Fourteen poems by C. P. Cavafy. Chosen and illustrated with twelve etchings by David Hockney, 1966.
€ 12,000 / $ 14,040
€ 14,030 / $ 16.415 (incl. 22% surcharge)
The portfolio comprising 13 Etchings, some with aquatint, as well as text sheets, title leaf and imprint. Released by Editions Alecto Limited, London 1966/67 Scottish Arts Council 47-59. All signed, dated, Roman nummbered XIV/XXV and with numbered edition stamp on verso. Copy from the edition E. On wove paper by Barcham Green (without watermark). Up to 35 x 22,5 cm (13,7 x 8,8 in)Sheet each: 63 x 50,5 cm (24,8 x 19,8 in). The edition E was increased by the etching "Portrait of Cavafy II". Printed by Maurice Payne and Danyon Black. Loose sheets, each in double sheet. In orig. calf case of the Galerie der Spiegel, Cologne. The complete set.
PROVENANCE: Privatsammlung Süddeutschland.
David Hockney has enjoyed international fame ever since the early 1960s. He began his artistic training in 1953 to 1957 at the Bradford College of Art and continued studying at the Royal College of Art in London from 1959 to 1962. He exhibited his first works in 1960 and participated in the exhibition of the 'London Group 1960' in 1960 and was also presented for the first time with the 'Young Contemporaries' at the R.B.A. Galleries in London. He was awarded the Royal College Drawing Prize in the year he graduated. Hockney began working on his first engraved cycle 'A Rake's Progress' as early as in 1961 - it was published in 1963. Hockney traveled to New York, Berlin and Egypt after having finished his studies, in order to find ideas for his illustrations. His friend, Henry Geldzahler, the curator at the Metropolitan Museum of Art in New York, encouraged him to move to Los Angeles in 1964. Hockney was offered a teaching post at the University of Iowa in the summer of the same year. His first one-man exhibition in the USA was successfully opened in the same year at the Alan Gallery in New York. He had other teaching posts until 1967 at the University of Colorado in Boulder, in Los Angeles and in Berkeley.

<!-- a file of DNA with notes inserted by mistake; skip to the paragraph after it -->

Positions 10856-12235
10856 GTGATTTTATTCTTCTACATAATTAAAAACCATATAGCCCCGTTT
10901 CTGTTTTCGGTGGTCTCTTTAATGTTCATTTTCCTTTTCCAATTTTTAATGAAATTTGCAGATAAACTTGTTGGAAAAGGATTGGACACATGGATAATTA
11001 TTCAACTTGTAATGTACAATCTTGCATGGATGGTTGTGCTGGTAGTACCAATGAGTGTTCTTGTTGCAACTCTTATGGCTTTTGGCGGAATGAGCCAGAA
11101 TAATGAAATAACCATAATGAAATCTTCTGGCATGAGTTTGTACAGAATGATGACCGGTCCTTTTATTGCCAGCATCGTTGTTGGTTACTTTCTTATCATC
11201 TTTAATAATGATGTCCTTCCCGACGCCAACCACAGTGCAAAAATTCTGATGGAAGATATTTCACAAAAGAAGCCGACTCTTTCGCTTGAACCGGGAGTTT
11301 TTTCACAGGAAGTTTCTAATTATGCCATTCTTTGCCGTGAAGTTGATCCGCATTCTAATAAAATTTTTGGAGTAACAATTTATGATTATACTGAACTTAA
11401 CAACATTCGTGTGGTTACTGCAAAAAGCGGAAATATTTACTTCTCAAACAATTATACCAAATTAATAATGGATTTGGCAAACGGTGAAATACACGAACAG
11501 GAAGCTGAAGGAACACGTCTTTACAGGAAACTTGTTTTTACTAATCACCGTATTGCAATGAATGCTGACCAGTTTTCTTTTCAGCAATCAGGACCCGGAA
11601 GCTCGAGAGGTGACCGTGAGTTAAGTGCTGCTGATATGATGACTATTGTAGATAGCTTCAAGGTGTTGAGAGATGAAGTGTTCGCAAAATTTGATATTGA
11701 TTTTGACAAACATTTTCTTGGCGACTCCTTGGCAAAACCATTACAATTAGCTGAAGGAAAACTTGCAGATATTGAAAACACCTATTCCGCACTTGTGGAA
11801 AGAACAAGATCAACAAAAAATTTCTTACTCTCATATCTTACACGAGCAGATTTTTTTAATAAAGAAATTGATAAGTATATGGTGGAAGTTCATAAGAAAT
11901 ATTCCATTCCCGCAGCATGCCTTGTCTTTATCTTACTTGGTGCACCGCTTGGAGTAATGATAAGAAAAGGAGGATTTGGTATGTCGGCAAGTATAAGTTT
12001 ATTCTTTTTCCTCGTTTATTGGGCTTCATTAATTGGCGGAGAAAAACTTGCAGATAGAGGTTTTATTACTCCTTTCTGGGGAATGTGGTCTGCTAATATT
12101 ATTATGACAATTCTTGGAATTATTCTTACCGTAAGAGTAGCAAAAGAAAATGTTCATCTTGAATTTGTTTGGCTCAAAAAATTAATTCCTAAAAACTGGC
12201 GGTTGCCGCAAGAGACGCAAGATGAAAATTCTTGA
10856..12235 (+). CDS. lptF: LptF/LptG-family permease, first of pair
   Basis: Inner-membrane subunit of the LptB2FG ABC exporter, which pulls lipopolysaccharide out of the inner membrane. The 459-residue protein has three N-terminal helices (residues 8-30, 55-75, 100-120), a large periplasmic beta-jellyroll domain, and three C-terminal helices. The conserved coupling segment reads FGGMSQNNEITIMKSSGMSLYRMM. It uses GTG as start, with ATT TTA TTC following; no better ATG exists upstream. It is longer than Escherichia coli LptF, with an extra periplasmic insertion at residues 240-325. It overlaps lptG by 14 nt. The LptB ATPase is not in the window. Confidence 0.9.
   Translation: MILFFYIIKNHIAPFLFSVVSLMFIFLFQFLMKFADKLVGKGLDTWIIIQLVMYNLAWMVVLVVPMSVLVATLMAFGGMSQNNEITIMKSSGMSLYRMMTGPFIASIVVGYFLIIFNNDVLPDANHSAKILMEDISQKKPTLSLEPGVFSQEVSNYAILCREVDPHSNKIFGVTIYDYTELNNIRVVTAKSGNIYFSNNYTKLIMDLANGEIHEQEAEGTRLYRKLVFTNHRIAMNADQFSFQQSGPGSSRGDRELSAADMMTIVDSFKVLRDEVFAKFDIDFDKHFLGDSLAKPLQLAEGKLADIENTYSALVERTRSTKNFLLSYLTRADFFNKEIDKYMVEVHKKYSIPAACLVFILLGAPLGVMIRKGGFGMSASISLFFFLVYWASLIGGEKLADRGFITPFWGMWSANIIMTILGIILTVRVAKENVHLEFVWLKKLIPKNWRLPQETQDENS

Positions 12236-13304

Hockney came across the Greek poet Konstantinos Kavafis, also called Cafavy, as early as in his studies. He was fascinated by Cafavy's clear and unpretentious way of writing about homosexuality. Thus the idea for a cycle of etchings was born, which was, however, not solely due to his fascination for the Greek poet, but also because of his basic desire to create literature etchings. The project was not put into practice before 1966, as the translation of the poems which was in existence then could not be used for legal reasons. This is why Hockney decided to entrust his friend Stephen Spender, an English poet, and his colleague Nikos Stangos with a new translation of the poems. The project was completed in just 6 months. In general, the works of the cycle were not intended to be exact illustrations of the poem, but rather visual interpretations of Cafy's poetry.
Hockney accepted a post as a guest professor at the Kunsthochschule in Hamburg in 1969. His international fame increased with his invitations to exhibit at the documenta 4 and 6 in Kassel in 1968 and 1977. He made numerous stage stets for ballets and operas by Mozart, Strawinsky, Wagner and Strauss from the mid 1970s to the 1990s. In 1982 Hockney began making Polaroid collages in a Cubist manner. He also began making color-copy prints, abstract computer graphics and fax drawings at the end of the 1980s. Hockney is often associated with Pop-Art, but he refuses to accept this labeling of his art. [SM].